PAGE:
Splits the string EXPR into a list of strings and returns the list in list context, or the size of the list in scalar context.
If only PATTERN is given, EXPR defaults to
Anything in EXPR that matches PATTERN is taken to be a separator that separates the EXPR into substrings (called "fields") that do not include the separator. Note that a separator may be longer than one character or even have no characters at all (the empty string, which is a zero-width match).
The PATTERN need not be constant; an expression may be used to specify a pattern that varies at runtime.
If PATTERN matches the empty string, the EXPR is split at the match position (between characters). As an example, the following:
uses the 'b' in 'abc' as a separator to produce the output 'a:c'. However, this:
uses empty string matches as separators to produce the output 'a:b:c'; thus, the empty string may be used to split EXPR into a list of its component characters.
If PATTERN is
, then it is treated as if it used the
multiline modifier (
), since it
isn't much use otherwise.
As another special case,
split emulates the default behavior of the
command line tool awk when the PATTERN is either omitted or a literal
string composed of a single space character (such as
, but not e.g.
). In this case, any leading
whitespace in EXPR is removed before splitting occurs, and the PATTERN is
instead treated as if it were
; in particular, this means that
any contiguous whitespace (not just a single space character) is used as
a separator. However, this special treatment can be avoided by specifying
instead of the string
, thereby allowing
only a single space character to be a separator. In earlier Perls this
special case was restricted to the use of a plain
pattern argument to split, in Perl 5.18.0 and later this special case is
triggered by any expression which evaluates as the simple string
If omitted, PATTERN defaults to a single space,
the previously described awk emulation.
If LIMIT is specified and positive, it represents the maximum number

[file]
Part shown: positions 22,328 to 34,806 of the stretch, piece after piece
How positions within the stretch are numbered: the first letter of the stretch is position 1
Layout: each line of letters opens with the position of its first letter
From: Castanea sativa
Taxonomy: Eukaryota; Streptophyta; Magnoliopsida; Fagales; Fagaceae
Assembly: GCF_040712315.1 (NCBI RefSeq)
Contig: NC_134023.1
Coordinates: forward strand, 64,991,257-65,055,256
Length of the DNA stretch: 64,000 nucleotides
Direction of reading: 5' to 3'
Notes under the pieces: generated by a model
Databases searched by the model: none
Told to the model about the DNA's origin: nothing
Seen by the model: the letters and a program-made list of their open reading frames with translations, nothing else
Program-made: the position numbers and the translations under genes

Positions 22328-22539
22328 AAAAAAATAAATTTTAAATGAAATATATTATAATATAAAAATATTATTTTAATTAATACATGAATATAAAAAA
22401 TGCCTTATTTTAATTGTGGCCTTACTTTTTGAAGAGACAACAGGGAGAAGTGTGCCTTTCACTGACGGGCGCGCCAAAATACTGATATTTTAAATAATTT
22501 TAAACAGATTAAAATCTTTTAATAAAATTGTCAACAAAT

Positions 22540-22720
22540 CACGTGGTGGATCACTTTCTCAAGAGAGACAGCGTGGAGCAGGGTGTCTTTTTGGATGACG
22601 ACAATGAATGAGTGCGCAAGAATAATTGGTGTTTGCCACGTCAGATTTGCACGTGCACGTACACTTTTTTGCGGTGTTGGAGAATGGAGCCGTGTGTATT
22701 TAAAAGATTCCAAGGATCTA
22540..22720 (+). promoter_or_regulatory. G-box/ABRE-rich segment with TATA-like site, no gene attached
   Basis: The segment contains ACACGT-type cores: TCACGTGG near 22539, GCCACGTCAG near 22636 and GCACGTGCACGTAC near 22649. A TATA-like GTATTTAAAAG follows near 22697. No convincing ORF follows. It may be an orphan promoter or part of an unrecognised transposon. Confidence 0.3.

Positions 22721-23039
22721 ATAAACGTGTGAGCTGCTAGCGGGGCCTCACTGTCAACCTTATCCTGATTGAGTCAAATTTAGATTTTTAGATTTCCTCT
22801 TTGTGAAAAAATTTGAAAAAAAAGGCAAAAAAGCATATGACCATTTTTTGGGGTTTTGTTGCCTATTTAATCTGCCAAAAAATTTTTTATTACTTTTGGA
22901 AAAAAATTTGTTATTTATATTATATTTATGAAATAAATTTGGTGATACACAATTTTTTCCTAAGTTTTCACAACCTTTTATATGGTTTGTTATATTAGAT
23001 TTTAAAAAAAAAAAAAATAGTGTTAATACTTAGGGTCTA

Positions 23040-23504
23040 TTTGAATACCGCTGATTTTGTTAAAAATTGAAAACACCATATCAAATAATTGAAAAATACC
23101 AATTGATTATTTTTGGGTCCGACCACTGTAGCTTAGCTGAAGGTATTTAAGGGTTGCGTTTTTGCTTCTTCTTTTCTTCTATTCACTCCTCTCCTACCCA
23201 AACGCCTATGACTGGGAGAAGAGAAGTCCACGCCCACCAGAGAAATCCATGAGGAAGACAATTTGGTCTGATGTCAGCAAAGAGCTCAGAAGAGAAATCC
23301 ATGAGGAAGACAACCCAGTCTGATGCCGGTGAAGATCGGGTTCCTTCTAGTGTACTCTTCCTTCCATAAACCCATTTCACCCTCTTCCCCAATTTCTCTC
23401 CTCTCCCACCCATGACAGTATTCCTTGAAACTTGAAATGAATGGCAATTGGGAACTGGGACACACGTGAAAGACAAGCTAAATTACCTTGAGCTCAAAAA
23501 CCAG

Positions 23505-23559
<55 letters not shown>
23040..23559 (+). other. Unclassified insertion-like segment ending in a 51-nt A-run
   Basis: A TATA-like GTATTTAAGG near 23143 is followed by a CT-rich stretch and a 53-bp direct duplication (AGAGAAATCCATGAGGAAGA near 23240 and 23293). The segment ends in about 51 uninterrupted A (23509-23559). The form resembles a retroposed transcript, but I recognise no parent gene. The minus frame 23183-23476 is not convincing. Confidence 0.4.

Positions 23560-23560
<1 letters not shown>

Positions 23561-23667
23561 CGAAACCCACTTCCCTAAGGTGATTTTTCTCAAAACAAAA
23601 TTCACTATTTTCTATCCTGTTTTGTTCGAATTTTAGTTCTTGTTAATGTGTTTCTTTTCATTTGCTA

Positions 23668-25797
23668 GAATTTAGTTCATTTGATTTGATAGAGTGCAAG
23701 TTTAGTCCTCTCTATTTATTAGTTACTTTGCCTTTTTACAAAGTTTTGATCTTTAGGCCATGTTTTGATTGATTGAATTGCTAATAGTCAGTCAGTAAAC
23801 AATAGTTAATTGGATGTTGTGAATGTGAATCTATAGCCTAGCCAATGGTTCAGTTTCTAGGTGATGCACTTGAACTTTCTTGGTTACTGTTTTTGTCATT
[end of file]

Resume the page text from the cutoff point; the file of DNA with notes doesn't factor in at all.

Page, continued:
of fields into which the EXPR may be split; in other words, LIMIT is
one greater than the maximum number of times EXPR may be split. Thus,
the LIMIT value
means that EXPR may be split a maximum of zero
times, producing a maximum of one field (namely, the entire value of
EXPR). For instance:
produces the output 'abc', and this:
produces the output 'a:bc', and each of these:
produces the output 'a:b:c'.
If LIMIT is negative, it is treated as if it were instead arbitrarily large; as many fields as possible are produced.
If LIMIT is omitted (or, equivalently, zero), then it is usually treated as if it were instead negative but with the exception that trailing empty fields are stripped (empty leading fields are always preserved); if all fields are empty, then all fields are considered to be trailing (and are thus stripped in this case). Thus, the following:
produces the output 'a:b:c', but the following:
produces the output 'a:b:c:::'.
In time-critical applications, it is worthwhile to avoid splitting into more fields than necessary. Thus, when assigning to a list, if LIMIT is omitted (or zero), then LIMIT is treated as though it were one larger than the number of variables in the list; for the following, LIMIT is implicitly 3:
- ($login, $passwd) = split(/:/);
Note that splitting an EXPR that evaluates to the empty string always produces zero fields, regardless of the LIMIT specified.
An empty leading field is produced when there is a positive-width match at the beginning of EXPR. For instance:
produces the output ':abc'. However, a zero-width match at the beginning of EXPR never produces an empty field, so that:
produces the output ' :a:b:c' (rather than ': :a:b:c').
An empty trailing field, on the other hand, is produced when there is a match at the end of EXPR, regardless of the length of the match (of course, unless a non-zero LIMIT is given explicitly, such fields are removed, as in the last example). Thus:
produces the output ' :a:b:c:'.
If the PATTERN contains
then for each separator, an additional field is produced for each substring
captured by a group (in the order in which the groups are specified,
as per backreferences); if any group does not
match, then it captures the
undef value instead of a substring. Also,
note that any such additional field is produced whenever there is a
separator (that is, whenever a split occurs), and such an additional field
does not count towards the LIMIT. Consider the following expressions
evaluated in list context (each returned list is provided in the associated
- split(/-|,/, "1-10,20", 3)
- # ('1', '10', '20')
- split(/(-|,)/, "1-10,20", 3)
- # ('1', '-', '10', ',', '20')
- split(/-|(,)/, "1-10,20", 3)
- # ('1', undef, '10', ',', '20')
- split(/(-)|,/, "1-10,20", 3)
- # ('1', '-', '10', undef, '20')
- split(/(-)|(,)/, "1-10,20", 3)
- # ('1', '-', undef, '10', undef, ',', '20')